Access the U.S. Agency for International Development (USAID)’s new Guide to Creating Digital ID for Inclusive Development.

Identity is deeply personal. Issues of identity are complex and tied up with power, privacy, and protection. Yet identifying constituents is often critical to organizing and managing global development projects. Decades of development work have relied on ad hoc identity systems to administer programs, yet today we find that nearly 1 billion people still lack representative identification.

USAID’s 2017 report Identity in a Digital Age: Infrastructure for Inclusive Development documented some of the complexities that arise when we create or use digital ID in development programming. Done well, these systems can provide a unique, trusted, multipurpose ID to everyone, which is key to economic and social development.

How to Achieve Inclusive Digital ID Infrastructure

Yet, even if we understand why ID is important, it is still challenging to know how development practitioners across sectors can achieve their goals without contributing to an already fragmented identity landscape, let alone work to create more cohesive and inclusive digital identity systems at the same time.

Akin to other recent guidance such as ID4D’s Practitioner’s Guide, USAID has released a companion and update to the 2017 report to focus on how to achieve more inclusive identity infrastructure.

The Guide to Creating Digital ID for Inclusive Development provides practical insights for USAID staff, national governments, development practitioners, and other development professionals into navigating the challenges of digital identity systems in development work. This new guide aims to:

  • Illustrate how investments in digital ID systems can positively and negatively impact individuals and their households.

  • Provide specific how-to guidance for donors, program managers, and monitoring and evaluation specialists to help them understand and foster sustainable digital ID ecosystems.

digital-identity-usaid.pngPhoto credit: Guimba Souleymane, International Red Cross Niger.

The Guide to Creating Digital IDs contains five tools. These tools can be considered individually if you’re looking at a specific issue, or together for a holistic guide to supporting infrastructural ID in a project.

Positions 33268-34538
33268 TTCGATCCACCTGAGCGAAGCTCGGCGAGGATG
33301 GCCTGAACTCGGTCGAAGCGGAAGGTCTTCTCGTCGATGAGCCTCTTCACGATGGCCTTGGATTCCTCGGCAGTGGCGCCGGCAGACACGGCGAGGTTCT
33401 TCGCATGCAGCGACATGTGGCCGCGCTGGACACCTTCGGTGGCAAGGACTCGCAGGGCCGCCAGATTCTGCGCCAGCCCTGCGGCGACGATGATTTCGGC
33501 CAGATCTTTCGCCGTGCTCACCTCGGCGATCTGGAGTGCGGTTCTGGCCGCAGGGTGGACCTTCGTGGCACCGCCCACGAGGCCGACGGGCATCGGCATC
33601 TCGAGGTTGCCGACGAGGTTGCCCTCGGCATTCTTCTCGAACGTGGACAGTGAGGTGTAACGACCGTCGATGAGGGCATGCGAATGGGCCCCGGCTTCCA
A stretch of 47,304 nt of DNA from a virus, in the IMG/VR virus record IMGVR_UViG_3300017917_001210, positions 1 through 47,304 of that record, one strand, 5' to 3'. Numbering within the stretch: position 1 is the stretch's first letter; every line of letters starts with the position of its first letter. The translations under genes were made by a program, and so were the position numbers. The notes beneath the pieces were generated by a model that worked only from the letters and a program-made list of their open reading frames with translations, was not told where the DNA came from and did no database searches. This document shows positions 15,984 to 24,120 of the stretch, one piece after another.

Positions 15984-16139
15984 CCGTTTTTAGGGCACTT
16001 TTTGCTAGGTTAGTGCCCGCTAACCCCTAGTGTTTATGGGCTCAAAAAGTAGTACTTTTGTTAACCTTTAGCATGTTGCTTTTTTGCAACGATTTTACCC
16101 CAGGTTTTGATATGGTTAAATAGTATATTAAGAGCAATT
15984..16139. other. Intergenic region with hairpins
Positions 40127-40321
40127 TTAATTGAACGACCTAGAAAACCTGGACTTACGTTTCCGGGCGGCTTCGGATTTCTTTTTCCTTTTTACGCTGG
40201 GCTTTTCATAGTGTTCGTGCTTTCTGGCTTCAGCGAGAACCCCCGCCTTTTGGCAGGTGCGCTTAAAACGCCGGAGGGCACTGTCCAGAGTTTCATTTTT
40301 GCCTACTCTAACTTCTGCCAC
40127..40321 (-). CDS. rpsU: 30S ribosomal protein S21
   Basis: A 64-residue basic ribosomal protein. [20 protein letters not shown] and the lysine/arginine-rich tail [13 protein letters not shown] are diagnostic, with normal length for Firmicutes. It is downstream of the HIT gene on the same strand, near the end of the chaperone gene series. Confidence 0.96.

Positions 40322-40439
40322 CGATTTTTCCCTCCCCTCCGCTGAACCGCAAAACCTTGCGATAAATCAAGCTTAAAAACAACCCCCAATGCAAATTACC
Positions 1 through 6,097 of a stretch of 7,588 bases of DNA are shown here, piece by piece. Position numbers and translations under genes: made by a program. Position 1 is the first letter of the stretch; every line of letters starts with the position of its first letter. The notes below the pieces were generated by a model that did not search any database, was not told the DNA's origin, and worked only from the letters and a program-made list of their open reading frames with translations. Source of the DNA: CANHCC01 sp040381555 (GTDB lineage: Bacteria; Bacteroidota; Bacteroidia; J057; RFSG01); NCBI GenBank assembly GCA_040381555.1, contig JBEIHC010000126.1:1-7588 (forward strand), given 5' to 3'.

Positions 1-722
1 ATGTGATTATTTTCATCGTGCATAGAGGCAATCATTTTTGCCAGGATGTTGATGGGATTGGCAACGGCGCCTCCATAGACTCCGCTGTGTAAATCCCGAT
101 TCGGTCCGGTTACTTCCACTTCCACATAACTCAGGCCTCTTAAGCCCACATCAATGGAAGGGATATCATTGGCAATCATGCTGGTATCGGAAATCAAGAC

1. Encourage Infrastructural ID System Design in the Activity Design Process: Provides ideas for donors that would like to signal support for, and interest in, ensuring that any ID-related components of a project take into account the local ID infrastructure.

  2. Engage Multiple Partners in the Design Phase: Provides tools for mapping existing stakeholders who are working on and with ID in any given context, as well as for convening partners to create an ID systems map.

  3. Ensure Trust through Data Protection: Provides basic definitions of data protection terms of relevance to IDs, as well as tips for assessing and mitigating potential risk for participants and organizations.

  4. Choose the Right Technology Vendor: Provides tips for assessing tech vendors, whether for beneficiary management system or government ID systems, to avoid risks such as vendor lock-in, unforeseen costs, or operational problems due to local realities.

  5. Design for Reuse and Interoperability: Provides guidance to consider so that a system designed for one project or activity can consider, from the start, how some or more of these components can be reused by future projects or partners.

The Promise of Inclusive Digital Identity

Integrating this guidance into your development projects could help the estimated 1 billion people worldwide who lack official ID find an on-ramp to an inclusive identity system. The tools in this guide are rooted in the understanding that, through our programmatic investments in ID systems, we can strengthen underlying infrastructure and promote greater self-reliance at the individual and system level.

In doing so, we recognize the importance of ensuring identity systems not only meet programmatic objectives, but, as Caribou Digital noted in its report, Identity at the Margins, balance “…operational benefits with an empathetic assessment of how these systems impact individuals’ privacy, dignity, and agency.”

We hope this guide will help those who are striving to find this balance.

Chrissy Martin Meier is a consultant with the DAI-led Digital Frontiers project, and Shachee Doshi is an AAAS Science and Technology Policy fellow at USAID’s Center for Digital Development.

This blog originally appeared on ICTWorks.